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Lewis : aetas

aetas, aetas, ātis, f. contr. from the anteclass. aevitas from aevum, q. v.; Prisc. 595 P.; cf. Welsh oet (gen. plur. aetatum; but freq. also aetatium, Liv. 1, 43; 9, 17; 26, 9; cf. Oud. ad Suet. Aug. 31; Vell. 2, 89; Sen. Brev. Vit. 12, 2; Gell. 14, 1). The period of life, time of life, life, age (divided, acc. to Varr. ap. Censor. 14, into pueritia, from birth to the 15th year; adulescentia, from that time to the 30th; juventus, to the 45th; the age of the seniores, to the 60th; and, finally, senectus, from that time till death. Others make a different division, v. Flor. 1 prooem.; Isid. Orig. 11, 2; Gell. 10, 28; 15, 20): a primo tempore aetatis, Cic. Leg. 1, 4, 13: prima aetas, id. Off. 2, 13: ineuntis aetatis inscientia, id. ib. 1, 34; so 2, 13: flos aetatis, the bloom of life, id. Phil. 2, 2; Liv. 21; Suet. Caes. 49; so, bona aetas, Cic. Sen. 14; and poet. in the plur.: ambo florentes aetatibus, Verg. E. 7, 4: quamquam aetas senet, satis habeo tamen virium, ut te arā arceam, Pac. ap. Prisc. 1, 10; id. ap. Non. 159, 19: mala aetas, old age, Plaut. Men. 5, 2, 6; and absol.: aetas, aevitas = senectus, old age, SI MORBVS AEVITASVE VITIVM ESCIT, Fragm. of the XII. Tab. ap. Gell. 20, 1, 25: aetate (through age) non quis obtuerier, Plaut. Most. 3, 2, 154; 1, 3, 130; id. Bacch. 3, 3, 5: sed ipse morbo atque aetate confectus, Sall. J. 9: graves aetate, Liv. 7, 39.—Sometimes also absol. = adulescentia, youth: fui ego illā aetate et feci illa omnia, Plaut. Bacch. 4, 10, 4; id. Most. 5, 2, 27: damna, dedecora aetas ipsius pertulit, Cic. Verr. 2, 1, 12: tua autem aetas (of his son), id. Off. 2, 13: (mulier) non formā, non aetate, non opibus maritum invenerit, Tac. G. 19: expers belli propter aetatem, Suet. Aug. 8: aetas consularis, the legal age for the consulship, i. e. the 43d year, Cic. Phil. 5, 17: id aetatis jam sumus, we have now reached that time of life, id. Fam. 6, 20, 3.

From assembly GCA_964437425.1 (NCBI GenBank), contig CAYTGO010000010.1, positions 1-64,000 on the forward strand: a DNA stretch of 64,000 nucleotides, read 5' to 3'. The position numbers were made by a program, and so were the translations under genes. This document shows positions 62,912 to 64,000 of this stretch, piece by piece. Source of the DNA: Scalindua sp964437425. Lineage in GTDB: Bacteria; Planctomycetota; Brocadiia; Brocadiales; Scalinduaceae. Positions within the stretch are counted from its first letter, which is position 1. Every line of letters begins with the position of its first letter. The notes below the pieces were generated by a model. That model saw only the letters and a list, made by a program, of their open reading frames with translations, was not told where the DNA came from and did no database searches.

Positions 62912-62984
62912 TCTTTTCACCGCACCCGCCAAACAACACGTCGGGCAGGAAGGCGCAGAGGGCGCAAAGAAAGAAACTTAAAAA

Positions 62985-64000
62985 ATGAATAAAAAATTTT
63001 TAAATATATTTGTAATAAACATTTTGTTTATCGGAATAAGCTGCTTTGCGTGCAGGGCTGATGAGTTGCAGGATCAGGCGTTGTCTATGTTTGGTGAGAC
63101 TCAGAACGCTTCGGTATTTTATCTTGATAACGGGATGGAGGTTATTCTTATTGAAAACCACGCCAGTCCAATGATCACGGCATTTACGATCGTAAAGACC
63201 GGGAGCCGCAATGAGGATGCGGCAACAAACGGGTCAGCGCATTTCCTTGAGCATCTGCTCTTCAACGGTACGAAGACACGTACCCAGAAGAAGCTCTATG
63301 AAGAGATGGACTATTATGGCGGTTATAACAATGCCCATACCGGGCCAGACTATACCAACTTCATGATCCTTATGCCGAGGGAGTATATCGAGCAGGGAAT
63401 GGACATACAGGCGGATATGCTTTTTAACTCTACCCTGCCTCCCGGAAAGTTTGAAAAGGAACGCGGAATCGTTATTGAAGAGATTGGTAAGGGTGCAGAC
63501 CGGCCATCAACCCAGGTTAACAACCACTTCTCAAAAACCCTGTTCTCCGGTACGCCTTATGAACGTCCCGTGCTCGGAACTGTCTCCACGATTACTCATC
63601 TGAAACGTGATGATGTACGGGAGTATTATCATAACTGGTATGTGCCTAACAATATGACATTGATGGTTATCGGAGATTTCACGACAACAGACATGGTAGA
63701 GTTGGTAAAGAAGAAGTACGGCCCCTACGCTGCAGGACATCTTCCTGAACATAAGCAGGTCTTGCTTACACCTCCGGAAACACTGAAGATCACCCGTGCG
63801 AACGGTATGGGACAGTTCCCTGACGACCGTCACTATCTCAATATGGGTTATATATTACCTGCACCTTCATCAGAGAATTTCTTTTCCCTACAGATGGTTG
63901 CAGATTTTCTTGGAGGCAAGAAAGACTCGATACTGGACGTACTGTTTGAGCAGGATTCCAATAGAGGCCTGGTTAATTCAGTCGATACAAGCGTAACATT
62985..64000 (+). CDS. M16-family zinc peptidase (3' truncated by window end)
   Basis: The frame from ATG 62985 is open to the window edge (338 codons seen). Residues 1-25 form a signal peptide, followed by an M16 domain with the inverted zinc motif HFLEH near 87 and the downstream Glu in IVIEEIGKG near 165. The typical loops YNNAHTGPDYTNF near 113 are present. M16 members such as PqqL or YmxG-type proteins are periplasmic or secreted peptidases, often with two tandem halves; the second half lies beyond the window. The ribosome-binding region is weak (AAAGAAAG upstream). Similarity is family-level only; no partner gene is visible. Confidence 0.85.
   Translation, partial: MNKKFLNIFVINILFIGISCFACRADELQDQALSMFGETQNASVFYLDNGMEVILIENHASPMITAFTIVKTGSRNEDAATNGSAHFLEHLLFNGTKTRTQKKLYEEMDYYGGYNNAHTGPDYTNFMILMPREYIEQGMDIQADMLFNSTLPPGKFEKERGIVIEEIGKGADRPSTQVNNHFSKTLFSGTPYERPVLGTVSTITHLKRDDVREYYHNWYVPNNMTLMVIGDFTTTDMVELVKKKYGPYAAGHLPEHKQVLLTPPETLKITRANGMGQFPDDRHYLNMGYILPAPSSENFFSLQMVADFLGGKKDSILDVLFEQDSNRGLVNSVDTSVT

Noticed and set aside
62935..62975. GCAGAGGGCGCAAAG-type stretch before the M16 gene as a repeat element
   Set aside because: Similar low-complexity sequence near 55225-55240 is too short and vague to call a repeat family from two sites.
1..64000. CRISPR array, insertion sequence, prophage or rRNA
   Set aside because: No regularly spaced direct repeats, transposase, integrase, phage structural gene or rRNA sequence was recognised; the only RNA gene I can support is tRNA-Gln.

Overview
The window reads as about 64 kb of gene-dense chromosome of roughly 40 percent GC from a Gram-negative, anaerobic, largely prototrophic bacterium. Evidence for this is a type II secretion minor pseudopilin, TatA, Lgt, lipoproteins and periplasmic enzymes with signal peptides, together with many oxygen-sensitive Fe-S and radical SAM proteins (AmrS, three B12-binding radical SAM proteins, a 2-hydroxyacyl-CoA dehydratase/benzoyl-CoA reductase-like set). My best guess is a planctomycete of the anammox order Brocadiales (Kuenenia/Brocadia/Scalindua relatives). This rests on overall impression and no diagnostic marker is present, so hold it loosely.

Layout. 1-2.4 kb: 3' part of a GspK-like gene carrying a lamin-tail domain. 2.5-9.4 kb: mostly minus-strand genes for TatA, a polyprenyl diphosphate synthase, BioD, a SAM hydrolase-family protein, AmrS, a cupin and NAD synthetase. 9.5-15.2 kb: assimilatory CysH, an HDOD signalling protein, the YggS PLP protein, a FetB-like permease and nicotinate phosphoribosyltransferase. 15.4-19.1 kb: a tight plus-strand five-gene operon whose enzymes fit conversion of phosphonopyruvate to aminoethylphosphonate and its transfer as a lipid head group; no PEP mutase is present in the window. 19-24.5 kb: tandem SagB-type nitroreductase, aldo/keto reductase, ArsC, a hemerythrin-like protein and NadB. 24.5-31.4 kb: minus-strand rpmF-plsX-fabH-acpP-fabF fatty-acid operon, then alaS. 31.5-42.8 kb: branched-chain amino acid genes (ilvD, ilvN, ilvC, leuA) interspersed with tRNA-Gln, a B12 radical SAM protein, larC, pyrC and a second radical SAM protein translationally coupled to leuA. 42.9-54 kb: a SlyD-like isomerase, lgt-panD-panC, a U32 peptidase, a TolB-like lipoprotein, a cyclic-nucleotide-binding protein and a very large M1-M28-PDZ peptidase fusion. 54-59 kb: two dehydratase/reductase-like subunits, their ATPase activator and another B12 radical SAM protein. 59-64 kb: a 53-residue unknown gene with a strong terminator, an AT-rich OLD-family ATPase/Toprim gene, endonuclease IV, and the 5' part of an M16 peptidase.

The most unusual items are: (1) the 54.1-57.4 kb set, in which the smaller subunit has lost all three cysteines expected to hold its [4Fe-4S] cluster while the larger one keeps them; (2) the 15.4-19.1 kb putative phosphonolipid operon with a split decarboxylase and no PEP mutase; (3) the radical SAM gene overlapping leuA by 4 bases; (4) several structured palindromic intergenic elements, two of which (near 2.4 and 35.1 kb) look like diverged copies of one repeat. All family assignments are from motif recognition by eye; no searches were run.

Transf. In gen., the lifetime of man, without reference to its different stages; life, Enn. ap. Gell. 18, 2, 16: aetas acta honeste et splendide, Cic. Tusc. 3, 25: gerere, id. Fam. 4, 5 al.: tempus aetatis, id. Sen. 19: aetatem consumere in studio aliquo, id. Off. 1, 1: conterere in litibus, id. Leg. 1, 20: degere omnem in tranquillitate, id. Fin. 2, 35; cf. id. Rosc. Am. 53 al.—In Ov. M. 12, 188, aetas = centum annos.

A space of time, an age, generation, time: heroicae aetates, Cic. Tusc. 5, 3, 7: haec aetas, id. ib. 1, 3, 5; id. Rep. 1, 1: alia, id. Lael. 27, 101 Beier: nostrā aetate, in our times, Quint. 1, 4, 20: cum primis aetatis suae comparabatur, Nep. Iphicr. 1; Vell. 1, 16: incuriosa suorum aetas, Tac. Agr. 1: omnia fert aetas, time, Verg. E. 9, 51; so Hor. C. 4, 9, 10: crastina aetas, the morrow, Stat. Th. 3, 562. —Of the four ages of the world (the golden age, silver age, etc.), Ov. M. 1, 89 sq.; v. aureus, argenteus, etc.

Abstr. pro concreto, the time or period of life, for the man himself, the age, for the men living in it (mostly poet., and in prose after the Aug. per.; cf. saeculum): sibi inimicus magis quam aetati tuae, i. e. tibi, Plaut. Men. 4, 3, 1: vae aetati tuae, id. Capt. 4, 2, 105: quid nos dura refugimus Aetas? Hor. C. 1, 35, 34: impia, id. Epod. 16, 9: veniens, Ov. F. 6, 639: omnis aetas currere obviam, Liv. 27, 51: omnis sexus, omnis aetas, Tac. A. 13, 16: innoxiam liberorum aetatem miserarentur, i. e. innocentes liberos, id. H. 3, 68: sexum, aetatem, ordinem omnem, Suet. Calig. 4.

Also of things without life, e. g. of wine, its age: bibite Falernum hoc: annorum quadraginta est. Bene, inquit, aetatem fert, it keeps well, Cic. ap. Macr. S. 2, 2, 3; Plin. 23, 1, 20, § 33; 15, 2, 3, § 7.—So of buildings: aetates aedificiorum, Dig. 30, 58.

Aetatem, a dverb. (ante-class.). = semper, perpetuo, through the whole of life, during lifetime, continually: ut aetatem ambo nobis sint obnoxii, Plaut. As. 2, 2, 18: at tu aegrota, si lubet, per me aetatem quidem, id. Curc. 4, 3, 22: Quid, malum, me aetatem censes velle id adsimularier, Ter. Heaut. 4, 3, 38.

= diu, longo tempore, an age, a long time, a long while: an abiit jam a milite? Jamdudum aetatem, Ter. Eun. 4, 5, 8: quod solis vapor aetatem non posse videtur efficere, what the heat of the sun cannot perhaps effect for years, Lucr. 6, 236.

In aetate, adverb. (ante-class.). At times, sometimes, now and then, Plaut. Trin. 1, 1, 2.

At any time, always, ever, Plaut. Trin. 2, 4, 61.